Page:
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Petro Poroshenko presses UN for peacekeeping force in Ukraine

Ukraine's president says a UN-mandated peacekeeping operation could be decisive in ending the conflict in the east with Russian-backed separatists — and says Secretary General Antonio Guterres should send a mission to come up with options.

Ukraine's president also calls on Russia to release sailors captured in dispute 3 months ago

Petro Poroshenko, seen last month, decried Russia's ability as a UN Security Council member to veto issues related to the situation in eastern Ukraine. (Genya Savilov/AFP/Getty Images)

Ukraine's president says a UN-mandated peacekeeping operation could be decisive in ending the conflict in the east with Russian-backed separatists — and says Secretary General Antonio Guterres should send a mission to come up with options.

Petro Poroshenko, who is in the middle of an election campaign back home, told the General Assembly Wednesday that Ukraine is ready to discuss a multinational peacekeeping operation with "a clear objective to end the Russian aggression and restore Ukraine's sovereignty."

He accused Russia of conducting an "undeclared war" and said it may be time for the international community "to put Russia in its place," starting by depriving Moscow of its Security Council veto on issues "related to the Russian aggression against Ukraine."

Poroshenko speaks to CBC News in 2017:

Ukrainian President Petro Poroshenko wants Canada to restart a program to supply the Ukrainian military with satellite images to monitor Russian and separatist rebel troop movements 8:50

Russia's annexation of the Crimean Peninsula in 2014 and support for separatist rebels in the east triggered a conflict with Ukrainian government forces.

Ukraine submitted a draft proposal in 2017 to the UN for a peacekeeping mission in Donbas, and Poroshenko sought support from Western nations for the initiative, including Canada.

Last week, UN officials told the Security Council that a 2015 agreement to bring peace to Ukraine's volatile east remains largely unimplemented, and civilians are paying the highest price. The Russian and Ukrainian ambassadors blamed each other for the failure to implement the agreement, signed in the Belarus capital, Minsk.

Poroshenko said Ukraine was hopeful when Guterres listed resolving the Russian-Ukrainian conflict among his priorities for 2018, and expressed regret that "not much progress has been made."

Poroshenko a 'strong believer' in UN force

He recalled that in March 2015 he asked the Security Council to deploy a UN peacekeeping operation in the east, but the initiative was blocked by Russia, a permanent veto-wielding council member.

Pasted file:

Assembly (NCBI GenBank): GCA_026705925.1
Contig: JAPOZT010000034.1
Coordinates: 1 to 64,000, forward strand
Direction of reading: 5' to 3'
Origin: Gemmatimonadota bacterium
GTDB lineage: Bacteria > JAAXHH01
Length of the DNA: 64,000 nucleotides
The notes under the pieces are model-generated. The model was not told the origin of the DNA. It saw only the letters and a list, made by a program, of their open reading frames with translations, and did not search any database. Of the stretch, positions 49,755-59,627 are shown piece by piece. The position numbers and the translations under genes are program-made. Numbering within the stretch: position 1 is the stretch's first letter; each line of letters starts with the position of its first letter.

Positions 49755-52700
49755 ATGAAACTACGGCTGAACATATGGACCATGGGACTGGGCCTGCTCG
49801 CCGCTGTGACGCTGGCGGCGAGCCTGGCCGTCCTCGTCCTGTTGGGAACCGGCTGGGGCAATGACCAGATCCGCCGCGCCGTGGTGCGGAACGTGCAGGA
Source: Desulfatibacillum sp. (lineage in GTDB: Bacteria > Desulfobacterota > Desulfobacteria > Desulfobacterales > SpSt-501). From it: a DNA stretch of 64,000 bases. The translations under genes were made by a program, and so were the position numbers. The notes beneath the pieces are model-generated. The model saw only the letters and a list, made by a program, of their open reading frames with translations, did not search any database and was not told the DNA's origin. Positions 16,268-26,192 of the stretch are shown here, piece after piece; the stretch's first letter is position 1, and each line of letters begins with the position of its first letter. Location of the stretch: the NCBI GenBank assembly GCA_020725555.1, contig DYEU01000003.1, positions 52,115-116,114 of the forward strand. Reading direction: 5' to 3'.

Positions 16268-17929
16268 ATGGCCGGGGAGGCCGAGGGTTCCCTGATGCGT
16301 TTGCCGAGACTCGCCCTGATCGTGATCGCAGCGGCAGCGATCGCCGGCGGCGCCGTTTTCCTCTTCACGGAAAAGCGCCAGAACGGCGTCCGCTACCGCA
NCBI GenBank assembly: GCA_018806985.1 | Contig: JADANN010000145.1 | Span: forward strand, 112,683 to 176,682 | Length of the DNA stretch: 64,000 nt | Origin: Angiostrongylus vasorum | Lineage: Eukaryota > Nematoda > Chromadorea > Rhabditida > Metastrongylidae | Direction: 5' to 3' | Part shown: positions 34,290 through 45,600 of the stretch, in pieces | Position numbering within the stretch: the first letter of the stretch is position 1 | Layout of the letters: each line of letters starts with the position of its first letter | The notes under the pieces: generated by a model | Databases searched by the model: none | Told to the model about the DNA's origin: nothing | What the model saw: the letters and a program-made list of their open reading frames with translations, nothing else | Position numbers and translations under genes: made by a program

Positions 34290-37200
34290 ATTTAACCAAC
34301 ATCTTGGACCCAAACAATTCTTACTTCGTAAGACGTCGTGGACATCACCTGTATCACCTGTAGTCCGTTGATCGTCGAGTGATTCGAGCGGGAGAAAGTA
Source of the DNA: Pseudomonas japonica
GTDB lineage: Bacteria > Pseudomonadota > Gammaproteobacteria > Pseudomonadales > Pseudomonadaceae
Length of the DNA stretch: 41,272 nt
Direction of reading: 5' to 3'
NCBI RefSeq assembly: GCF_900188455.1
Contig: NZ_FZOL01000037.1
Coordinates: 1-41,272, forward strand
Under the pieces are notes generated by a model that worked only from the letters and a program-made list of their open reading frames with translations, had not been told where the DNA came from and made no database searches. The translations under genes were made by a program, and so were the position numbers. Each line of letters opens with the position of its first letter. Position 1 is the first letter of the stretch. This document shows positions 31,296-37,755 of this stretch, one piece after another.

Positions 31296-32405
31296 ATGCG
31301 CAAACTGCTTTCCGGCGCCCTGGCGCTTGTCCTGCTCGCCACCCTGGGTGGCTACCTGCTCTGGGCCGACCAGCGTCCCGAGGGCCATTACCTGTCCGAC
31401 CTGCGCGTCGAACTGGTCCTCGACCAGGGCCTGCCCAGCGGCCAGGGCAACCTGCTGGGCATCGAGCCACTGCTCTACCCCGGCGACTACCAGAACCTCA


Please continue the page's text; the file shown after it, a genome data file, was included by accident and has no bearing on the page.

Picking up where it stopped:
Poroshenko said he was "still a strong believer" in a UN-mandated multinational force because it "could be a decisive factor in bringing peace to Donbas," the industrial eastern region.

Poroshenko said the mandate for any peacekeeping operation in the east must extend "over the entire occupied territory, including (the) border, and provide for withdrawal of Russian troops and their weaponry from our territory, as well as dissolution of all illegal bodies and structures."

Moscow has expressed readiness to discuss a possible UN mission, but rejected the Ukrainian demand that it should be deployed along the separatist region's border with Russia.

Poroshenko said over 87,000 Russian forces are along the Russian-Ukrainian border, and "further escalation to a full-scale war is not an unrealistic prospect" which is why full-time monitoring is needed.

Moscow has denied sending troops to support insurgency

Moscow has denied Ukrainian claims that it has sent regular troops to support the insurgency in the east and insists that Russian citizens fighting on the separatists' side were private citizens acting as volunteers — a point emphasized by Russia's UN Ambassador Vassily Nebenzia.

He also told the assembly that Poroshenko "once again turned the situation of a possible peacekeeping operation in Donbas on its head" by forgetting to say such a mission was in a proposed Security Council resolution introduced by Russia, "which did not suit Ukraine and its Western sponsors."

Nebenzia recalled that after Poroshenko's election in 2015, he "declared himself to be the president of peace, promising to immediately put an end to the conflict in Donbas." But soon after, "President Poroshenko became the president of war — a war which continues to this day," the Russian ambassador said.

Addressing diplomats after Poroshenko spoke, Nebenzia said, "Today, this General Assembly hall has become nothing other for him than an election campaigning rostrum."

Poroshenko is seeking a new term in the March 31 presidential election, but is trailing in opinion polls.

Nebenzia told diplomats to watch whether "today's meeting will add or not to his approval rating."

On another issue, Poroshenko said he brought an appeal from thousands of Ukrainians to the UN chief to pressure Moscow for the release of 24 seamen detained after a Russian coast guard vessel fired on and seized three Ukrainian naval ships in the Black Sea in November.

With files from CBC News